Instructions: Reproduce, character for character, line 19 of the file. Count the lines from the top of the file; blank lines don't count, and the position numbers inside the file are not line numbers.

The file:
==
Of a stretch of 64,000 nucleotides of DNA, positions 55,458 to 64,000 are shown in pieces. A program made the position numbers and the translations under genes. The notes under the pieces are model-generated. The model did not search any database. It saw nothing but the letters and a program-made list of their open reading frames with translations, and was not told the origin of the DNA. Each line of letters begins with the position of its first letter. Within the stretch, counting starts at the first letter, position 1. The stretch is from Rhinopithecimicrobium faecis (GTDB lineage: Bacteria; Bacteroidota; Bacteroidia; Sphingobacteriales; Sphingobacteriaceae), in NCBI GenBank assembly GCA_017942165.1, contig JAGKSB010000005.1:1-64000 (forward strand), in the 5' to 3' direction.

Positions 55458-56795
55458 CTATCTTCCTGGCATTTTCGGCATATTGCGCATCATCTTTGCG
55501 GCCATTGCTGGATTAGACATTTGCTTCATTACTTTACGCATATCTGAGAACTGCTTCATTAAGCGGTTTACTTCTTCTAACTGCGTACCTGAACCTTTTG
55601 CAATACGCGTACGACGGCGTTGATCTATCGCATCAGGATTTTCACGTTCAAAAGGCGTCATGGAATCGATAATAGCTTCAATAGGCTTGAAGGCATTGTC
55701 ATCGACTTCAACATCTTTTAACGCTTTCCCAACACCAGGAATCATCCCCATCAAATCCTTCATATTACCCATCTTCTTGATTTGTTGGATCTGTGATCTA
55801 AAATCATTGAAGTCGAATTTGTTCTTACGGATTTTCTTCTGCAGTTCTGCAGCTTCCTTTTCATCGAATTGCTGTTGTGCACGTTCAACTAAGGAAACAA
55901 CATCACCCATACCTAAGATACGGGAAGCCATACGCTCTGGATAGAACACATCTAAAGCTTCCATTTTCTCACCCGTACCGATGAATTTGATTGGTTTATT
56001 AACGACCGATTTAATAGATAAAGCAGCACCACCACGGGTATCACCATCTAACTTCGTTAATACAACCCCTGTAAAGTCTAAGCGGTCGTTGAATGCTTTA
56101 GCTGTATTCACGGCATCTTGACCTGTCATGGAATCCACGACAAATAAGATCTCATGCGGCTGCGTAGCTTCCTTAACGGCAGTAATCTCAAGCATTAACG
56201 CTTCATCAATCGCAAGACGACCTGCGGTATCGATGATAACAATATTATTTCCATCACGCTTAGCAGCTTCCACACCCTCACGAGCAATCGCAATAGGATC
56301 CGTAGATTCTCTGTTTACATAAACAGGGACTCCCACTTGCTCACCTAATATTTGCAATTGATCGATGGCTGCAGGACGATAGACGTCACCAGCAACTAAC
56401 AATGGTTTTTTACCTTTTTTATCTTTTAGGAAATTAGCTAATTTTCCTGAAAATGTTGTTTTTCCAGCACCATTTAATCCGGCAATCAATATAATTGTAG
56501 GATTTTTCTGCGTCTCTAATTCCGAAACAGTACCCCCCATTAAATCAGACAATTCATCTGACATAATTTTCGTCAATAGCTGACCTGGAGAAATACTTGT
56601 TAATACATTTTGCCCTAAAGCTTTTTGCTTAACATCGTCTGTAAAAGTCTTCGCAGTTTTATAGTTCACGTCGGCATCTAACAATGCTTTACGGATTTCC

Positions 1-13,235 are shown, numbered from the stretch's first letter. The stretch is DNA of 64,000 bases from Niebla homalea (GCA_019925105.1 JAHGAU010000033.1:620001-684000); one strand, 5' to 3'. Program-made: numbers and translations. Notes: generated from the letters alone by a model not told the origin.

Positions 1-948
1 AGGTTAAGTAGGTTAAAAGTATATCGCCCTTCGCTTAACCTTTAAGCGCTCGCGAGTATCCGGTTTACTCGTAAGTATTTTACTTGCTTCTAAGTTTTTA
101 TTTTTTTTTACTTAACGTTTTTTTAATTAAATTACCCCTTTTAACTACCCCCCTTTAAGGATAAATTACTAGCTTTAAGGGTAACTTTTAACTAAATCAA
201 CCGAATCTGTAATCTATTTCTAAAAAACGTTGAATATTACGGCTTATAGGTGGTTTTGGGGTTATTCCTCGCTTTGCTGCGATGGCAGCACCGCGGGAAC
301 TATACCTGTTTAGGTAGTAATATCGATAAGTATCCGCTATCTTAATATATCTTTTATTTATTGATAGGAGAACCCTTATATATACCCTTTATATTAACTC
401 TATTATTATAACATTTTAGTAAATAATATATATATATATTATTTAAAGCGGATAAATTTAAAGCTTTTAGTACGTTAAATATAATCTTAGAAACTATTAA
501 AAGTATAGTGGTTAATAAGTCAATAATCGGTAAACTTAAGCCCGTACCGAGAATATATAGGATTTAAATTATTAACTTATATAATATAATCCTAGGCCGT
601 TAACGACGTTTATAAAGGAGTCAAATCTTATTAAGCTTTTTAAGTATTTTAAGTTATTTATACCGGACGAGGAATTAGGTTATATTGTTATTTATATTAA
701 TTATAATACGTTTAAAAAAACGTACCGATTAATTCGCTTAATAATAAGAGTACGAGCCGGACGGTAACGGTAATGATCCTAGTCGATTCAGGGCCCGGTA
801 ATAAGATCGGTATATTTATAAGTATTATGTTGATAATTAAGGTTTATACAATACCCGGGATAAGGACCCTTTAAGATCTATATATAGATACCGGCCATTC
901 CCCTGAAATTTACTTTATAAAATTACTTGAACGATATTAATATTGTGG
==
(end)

101 TTTTTTTTTACTTAACGTTTTTTTAATTAAATTACCCCTTTTAACTACCCCCCTTTAAGGATAAATTACTAGCTTTAAGGGTAACTTTTAACTAAATCAA